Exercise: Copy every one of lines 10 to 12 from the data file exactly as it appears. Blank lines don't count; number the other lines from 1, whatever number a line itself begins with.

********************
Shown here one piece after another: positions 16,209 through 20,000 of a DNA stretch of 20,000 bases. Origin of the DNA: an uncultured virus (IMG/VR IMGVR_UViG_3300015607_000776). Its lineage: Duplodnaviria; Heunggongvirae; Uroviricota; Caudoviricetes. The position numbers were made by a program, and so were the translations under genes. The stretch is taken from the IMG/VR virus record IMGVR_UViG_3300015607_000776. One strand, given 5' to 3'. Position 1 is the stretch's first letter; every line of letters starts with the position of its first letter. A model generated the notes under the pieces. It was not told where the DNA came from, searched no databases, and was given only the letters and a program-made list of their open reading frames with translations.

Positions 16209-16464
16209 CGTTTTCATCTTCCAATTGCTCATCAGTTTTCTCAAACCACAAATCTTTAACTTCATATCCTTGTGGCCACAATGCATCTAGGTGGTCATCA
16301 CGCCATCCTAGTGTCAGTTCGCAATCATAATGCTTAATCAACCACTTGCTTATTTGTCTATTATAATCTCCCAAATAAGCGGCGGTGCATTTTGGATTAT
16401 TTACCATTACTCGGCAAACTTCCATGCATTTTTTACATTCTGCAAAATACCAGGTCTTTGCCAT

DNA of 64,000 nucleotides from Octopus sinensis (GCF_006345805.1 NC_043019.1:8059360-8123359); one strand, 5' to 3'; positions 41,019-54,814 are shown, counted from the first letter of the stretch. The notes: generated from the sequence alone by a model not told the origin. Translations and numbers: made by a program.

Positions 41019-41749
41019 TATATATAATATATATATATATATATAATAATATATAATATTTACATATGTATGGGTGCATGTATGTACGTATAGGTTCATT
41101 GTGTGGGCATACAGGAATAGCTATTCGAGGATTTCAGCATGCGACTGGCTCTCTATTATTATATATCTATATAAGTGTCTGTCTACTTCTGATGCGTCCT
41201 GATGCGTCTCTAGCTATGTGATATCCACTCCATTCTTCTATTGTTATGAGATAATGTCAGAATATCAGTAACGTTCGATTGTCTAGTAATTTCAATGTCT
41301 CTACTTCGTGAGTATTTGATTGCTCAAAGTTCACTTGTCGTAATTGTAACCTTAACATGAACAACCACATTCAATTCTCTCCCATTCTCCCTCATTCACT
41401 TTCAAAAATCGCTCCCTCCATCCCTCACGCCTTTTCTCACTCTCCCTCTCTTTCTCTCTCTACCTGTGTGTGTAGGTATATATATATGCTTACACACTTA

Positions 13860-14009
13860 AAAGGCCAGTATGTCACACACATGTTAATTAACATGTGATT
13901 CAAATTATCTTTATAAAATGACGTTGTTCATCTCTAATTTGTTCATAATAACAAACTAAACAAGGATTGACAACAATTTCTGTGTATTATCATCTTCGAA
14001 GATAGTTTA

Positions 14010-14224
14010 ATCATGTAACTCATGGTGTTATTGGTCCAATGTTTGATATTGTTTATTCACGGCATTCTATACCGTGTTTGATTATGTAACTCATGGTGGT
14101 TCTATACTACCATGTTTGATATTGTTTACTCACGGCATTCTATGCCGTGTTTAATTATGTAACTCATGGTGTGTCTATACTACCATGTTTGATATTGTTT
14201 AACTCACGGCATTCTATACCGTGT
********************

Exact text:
41201 GATGCGTCTCTAGCTATGTGATATCCACTCCATTCTTCTATTGTTATGAGATAATGTCAGAATATCAGTAACGTTCGATTGTCTAGTAATTTCAATGTCT
41301 CTACTTCGTGAGTATTTGATTGCTCAAAGTTCACTTGTCGTAATTGTAACCTTAACATGAACAACCACATTCAATTCTCTCCCATTCTCCCTCATTCACT
41401 TTCAAAAATCGCTCCCTCCATCCCTCACGCCTTTTCTCACTCTCCCTCTCTTTCTCTCTCTACCTGTGTGTGTAGGTATATATATATGCTTACACACTTA